If you grew up in Lebanon or you’ve lived long enough in Lebanon, you probably know by now that we have this tendency to conceit what’s very cheap in cost. The term erkhiss has been even used to minimize the value of a person. We do actually have theses saying you hear around that translates into “He/she is not worth a frank” and “He, as a whole, values nothing much.”
The Lebanese Rassy family though had an opposite perspective that has proven not only right but totally genius, as their billion-income operation was dubbed by Canadian business gurus and news across Canada. One can’t logically say otherwise, anyway, when we come to witness the empire they have built from the “cheap.”
Salim Rassy, who came to later write his family name as Rossy, emigrated from Lebanon to Canada in 1910 with his wife, and opened a small store, S. Rossy Inc., on Craig Street in Montreal, Quebec. Over the next two decades, his family expanding with 10 children, so did his business as all his children become involved, and the S. Rossy Inc. operations gradually expanded.
By 1937, his son George Rossy took over the presidency of the business and transitioned the model to a variety-store, leading a gradual expansion of 20 stores until his death in 1973. The family business legacy, in operation and acumen, went on with Larry, George’s son, who assumed leadership and doubled the store network to 44 locations by 1992.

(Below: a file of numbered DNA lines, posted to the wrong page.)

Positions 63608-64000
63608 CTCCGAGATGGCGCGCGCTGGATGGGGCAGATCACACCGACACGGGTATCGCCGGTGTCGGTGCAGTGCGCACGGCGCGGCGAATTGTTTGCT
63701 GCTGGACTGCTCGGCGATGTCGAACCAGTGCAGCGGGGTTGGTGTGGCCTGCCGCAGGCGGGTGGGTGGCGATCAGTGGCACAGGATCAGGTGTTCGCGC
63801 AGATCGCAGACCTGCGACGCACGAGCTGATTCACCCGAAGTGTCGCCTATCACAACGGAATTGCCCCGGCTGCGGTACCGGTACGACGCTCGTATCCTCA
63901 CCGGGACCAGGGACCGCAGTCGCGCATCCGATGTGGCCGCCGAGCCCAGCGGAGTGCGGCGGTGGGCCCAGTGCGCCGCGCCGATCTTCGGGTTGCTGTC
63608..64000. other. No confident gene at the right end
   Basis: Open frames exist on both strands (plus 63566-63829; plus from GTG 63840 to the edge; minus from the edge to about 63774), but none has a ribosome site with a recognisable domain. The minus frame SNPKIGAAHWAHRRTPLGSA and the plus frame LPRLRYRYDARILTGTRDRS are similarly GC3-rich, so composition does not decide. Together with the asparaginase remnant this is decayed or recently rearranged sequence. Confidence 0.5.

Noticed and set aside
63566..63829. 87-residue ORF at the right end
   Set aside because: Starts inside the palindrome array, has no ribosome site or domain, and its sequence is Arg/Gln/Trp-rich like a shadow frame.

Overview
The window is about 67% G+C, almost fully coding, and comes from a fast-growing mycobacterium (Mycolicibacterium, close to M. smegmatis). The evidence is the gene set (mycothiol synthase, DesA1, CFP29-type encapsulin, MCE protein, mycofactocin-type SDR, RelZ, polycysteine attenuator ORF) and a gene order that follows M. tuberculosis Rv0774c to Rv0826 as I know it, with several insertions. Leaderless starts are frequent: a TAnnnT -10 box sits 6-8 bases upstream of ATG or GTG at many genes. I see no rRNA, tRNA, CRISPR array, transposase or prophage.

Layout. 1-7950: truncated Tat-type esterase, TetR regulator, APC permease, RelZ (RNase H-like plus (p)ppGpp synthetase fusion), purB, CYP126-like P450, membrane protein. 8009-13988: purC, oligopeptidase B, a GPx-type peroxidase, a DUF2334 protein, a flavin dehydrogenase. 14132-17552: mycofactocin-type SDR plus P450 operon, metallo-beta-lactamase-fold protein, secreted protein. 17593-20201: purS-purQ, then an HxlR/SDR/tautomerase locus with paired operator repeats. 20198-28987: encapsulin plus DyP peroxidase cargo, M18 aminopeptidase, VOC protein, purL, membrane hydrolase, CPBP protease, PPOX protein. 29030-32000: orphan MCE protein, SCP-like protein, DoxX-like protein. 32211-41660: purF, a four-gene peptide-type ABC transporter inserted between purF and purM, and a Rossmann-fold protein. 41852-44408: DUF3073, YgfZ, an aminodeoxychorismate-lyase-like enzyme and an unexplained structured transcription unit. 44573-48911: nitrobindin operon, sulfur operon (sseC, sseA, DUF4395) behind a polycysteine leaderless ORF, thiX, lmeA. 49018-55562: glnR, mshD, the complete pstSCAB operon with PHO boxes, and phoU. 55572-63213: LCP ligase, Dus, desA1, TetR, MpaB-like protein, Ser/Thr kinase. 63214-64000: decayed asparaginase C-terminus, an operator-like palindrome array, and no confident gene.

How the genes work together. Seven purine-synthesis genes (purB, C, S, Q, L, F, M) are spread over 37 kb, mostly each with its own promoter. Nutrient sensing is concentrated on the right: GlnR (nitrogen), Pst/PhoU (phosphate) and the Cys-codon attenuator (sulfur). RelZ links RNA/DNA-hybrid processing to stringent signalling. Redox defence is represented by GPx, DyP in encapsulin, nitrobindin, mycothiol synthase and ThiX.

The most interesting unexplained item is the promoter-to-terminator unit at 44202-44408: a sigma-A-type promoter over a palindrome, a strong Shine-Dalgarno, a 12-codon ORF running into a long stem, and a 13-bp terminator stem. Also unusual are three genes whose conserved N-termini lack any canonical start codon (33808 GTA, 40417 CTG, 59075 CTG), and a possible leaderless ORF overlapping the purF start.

It is at that stage of the family operation that Larry came up with the simple concept of a store offering all items for CA$1.00 or less. And so, in April 1992, he transformed one of the existing stores, in Matane (Quebec), giving birth to the first DOLLARAMA in the country.
The move proved highly successful and went to be applied to all their existing chain stores, to then expand to the opening of even new stores. From there, Dollarama crossed over the Quebec’s frontier, opening one store in Grand Falls, New Brunswick, in 1992, and one in Ontario in 1994.
Those living in Canada know how in-demand is Dollarama for their good products selling so below the market price. And when we say “good products,” we mean even some brands found in expensive stores. A chain like that can’t possibly stop at just one and two in bustling cosmopolitan cities.
So it was no surprise that the Canadian province of Ontario witnessed in 2001 a massive expansion of the Dollarama chain when the Rassy company acquired 60 locations from a retail chain that went bankrupt.
By then, Dollarama’s name was beyond needing an introduction. It is the first place people head to for a good financial management of their personal and household requirements. From stationery, craft items, cooking tools, tableware, cleaning products, and toiletries to snacks, can food, beverages, and you name it.
Two years after its Ontario’s expansion, Dollarama opened its first store in the province of Manitoba (2003) and went increasing its distribution and warehousing capacity, opening two warehousing facilities in Montreal, Quebec.